Contemporary Legal Issues in Organ Transplantation
This project is an initiative of the Faculty of Law, the Clinical School and the Cambridge Transplant Unit at Addenbrooke’s Hospital. The project is led by Dr Matt Dyson, Dr Kathy Liddell (Faculty of Law) and Mr Kourosh Saeb-Parsy (transplant surgeon).
The Cambridge Transplant Unit is one of the biggest in Europe, performing a total of almost 300 kidney, liver, pancreas and intestinal transplants annually. The LML advances research and teaching on legal and ethical challenges at the forefront of medicine and the life sciences.
This project focuses on two main areas of inquiry:
(1) Legal regulation of transplanting suboptimal organs
A shortage of suitable organs and the growing number of patients dying on transplant waiting lists have necessitated increasing use of less-than-ideal organs from deceased donors. This includes organs from older donors or those with co-morbidities, infections, current or previous cancers or history of high risk behaviour such as smoking, excessive alcohol and illicit drug use. The outcomes from transplantation of such ‘suboptimal’ organs are generally acceptable for the patient population compared to the even greater risk of death while waiting for an organ. However, compared to optimal organs, transplantation of sup-optimal organs exposes individual patients to greater risk of transmission of disease and major morbidity, graft loss or death. This necessitates the development of effective approaches that address not only the medical issues, but also the fundamental legal and ethical issues in the use of suboptimal organs.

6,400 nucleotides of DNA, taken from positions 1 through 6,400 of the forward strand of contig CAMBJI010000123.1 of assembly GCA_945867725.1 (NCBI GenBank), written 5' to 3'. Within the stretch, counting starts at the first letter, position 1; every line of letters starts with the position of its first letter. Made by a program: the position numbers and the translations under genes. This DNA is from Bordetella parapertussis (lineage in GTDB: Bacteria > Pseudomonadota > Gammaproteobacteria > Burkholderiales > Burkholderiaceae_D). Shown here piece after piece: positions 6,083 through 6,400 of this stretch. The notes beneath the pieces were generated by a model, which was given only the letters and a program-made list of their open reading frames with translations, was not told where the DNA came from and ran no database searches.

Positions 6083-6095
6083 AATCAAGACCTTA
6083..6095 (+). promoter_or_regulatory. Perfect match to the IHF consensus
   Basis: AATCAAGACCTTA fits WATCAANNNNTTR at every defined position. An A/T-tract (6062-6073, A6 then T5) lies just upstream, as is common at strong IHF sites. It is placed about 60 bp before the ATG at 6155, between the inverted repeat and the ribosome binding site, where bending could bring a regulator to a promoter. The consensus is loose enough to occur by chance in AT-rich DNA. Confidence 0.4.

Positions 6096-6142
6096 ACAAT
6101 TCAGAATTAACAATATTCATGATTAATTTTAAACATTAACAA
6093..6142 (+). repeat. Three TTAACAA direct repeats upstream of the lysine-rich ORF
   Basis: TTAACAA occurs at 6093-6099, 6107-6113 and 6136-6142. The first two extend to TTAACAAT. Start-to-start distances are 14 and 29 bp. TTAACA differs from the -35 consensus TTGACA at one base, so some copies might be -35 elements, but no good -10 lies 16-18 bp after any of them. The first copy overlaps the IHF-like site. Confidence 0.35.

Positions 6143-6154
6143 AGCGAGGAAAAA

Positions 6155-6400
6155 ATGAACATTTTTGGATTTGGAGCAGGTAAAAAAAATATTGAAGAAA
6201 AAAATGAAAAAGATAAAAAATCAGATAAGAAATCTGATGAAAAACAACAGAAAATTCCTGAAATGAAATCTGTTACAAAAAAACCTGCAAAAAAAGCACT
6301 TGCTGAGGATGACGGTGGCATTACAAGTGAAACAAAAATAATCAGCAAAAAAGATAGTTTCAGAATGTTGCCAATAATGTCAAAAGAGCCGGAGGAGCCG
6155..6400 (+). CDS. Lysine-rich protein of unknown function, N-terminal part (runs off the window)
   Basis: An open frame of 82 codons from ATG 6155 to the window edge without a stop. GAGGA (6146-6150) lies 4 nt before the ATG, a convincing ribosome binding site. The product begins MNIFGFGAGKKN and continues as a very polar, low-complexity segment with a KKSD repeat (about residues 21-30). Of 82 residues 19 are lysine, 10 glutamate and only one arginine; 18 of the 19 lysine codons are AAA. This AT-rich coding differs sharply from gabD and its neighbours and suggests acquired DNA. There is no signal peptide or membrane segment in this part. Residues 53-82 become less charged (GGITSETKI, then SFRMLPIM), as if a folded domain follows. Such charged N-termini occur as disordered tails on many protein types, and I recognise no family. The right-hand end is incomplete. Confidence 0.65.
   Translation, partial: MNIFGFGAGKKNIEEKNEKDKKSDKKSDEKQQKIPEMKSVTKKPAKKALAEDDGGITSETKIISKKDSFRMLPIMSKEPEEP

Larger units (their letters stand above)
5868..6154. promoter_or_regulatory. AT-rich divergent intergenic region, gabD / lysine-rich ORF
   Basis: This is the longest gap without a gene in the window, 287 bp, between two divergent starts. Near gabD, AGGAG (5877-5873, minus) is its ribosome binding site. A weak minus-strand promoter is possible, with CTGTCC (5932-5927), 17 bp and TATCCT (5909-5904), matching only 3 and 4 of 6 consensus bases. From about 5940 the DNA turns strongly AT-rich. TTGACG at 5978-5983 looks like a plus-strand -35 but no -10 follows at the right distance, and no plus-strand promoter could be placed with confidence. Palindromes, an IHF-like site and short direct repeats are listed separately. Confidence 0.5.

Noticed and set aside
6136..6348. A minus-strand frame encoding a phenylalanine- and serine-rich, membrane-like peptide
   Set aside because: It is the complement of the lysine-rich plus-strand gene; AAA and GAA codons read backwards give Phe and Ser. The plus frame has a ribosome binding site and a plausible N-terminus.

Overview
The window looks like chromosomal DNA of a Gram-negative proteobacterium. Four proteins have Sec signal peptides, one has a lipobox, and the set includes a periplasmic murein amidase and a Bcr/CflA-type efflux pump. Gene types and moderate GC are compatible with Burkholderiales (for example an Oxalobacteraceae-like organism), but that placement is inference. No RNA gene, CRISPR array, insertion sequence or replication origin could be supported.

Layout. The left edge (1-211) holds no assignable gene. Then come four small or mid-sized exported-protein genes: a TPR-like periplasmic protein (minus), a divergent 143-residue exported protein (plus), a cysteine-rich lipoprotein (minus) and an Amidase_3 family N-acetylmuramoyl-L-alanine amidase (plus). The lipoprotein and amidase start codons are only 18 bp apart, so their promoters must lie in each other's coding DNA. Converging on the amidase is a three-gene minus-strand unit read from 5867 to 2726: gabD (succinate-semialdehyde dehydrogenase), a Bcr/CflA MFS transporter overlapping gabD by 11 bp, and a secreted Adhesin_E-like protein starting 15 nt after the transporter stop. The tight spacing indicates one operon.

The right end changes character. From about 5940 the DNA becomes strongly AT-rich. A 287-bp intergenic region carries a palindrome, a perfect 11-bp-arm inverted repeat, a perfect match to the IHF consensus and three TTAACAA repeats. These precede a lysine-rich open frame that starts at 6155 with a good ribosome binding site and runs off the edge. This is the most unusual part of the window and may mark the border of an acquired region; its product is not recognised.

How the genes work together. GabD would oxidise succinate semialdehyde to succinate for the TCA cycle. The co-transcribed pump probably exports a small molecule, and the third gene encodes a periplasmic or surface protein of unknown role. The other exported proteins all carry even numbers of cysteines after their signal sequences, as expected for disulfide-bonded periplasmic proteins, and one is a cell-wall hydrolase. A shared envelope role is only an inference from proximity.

The project focuses on two potentially relevant actions in tort law: negligence and product liability. It examines whether the definition of ‘product’ in product liability extends to transplanted organs and the implications of this issue. It further examines the impact of a patient’s awareness of the risks associated with suboptimal organs, and his or her informed consent to those risks, for liability in both areas of tort law.
See: Lancet (2015; 386: 719-21).
(2) Legal considerations on pre-mortem interventions in donation after circulatory death
The proportion of organs transplanted following donation after circulatory death (DCD) has steadily increased in the UK and is approaching that from donation after brain death (DBD). Because death must be declared after cessation of circulation following withdrawal of life-supporting treatment, DCD organs are necessarily exposed to a period of warm ischaemia before they can be perfused with cold preservation solution. This has significant deleterious effects on graft and patient outcomes after transplantation. The detrimental impact of warm ischaemia in DCD donors can potentially be ameliorated by pre-mortem treatments of the donor, such as systemic anticoagulation. However, such interventions are currently prohibited by UK law whereas they are permissible in the US. UK regulations stem from the legal definition of death and prohibition of interventions that are not directly intended to benefit the donor before declaration of death.
This project examines the UK legal framework that would govern potential regulatory changes to enable pre-mortem treatment of DCD donors in order to improve recipient outcomes. It also considers potential legal consequences if circulatory death is deemed to be hastened by an intervention, or if a donor experiences adverse effects without suffering circulatory death after withdrawal of life-supporting treatment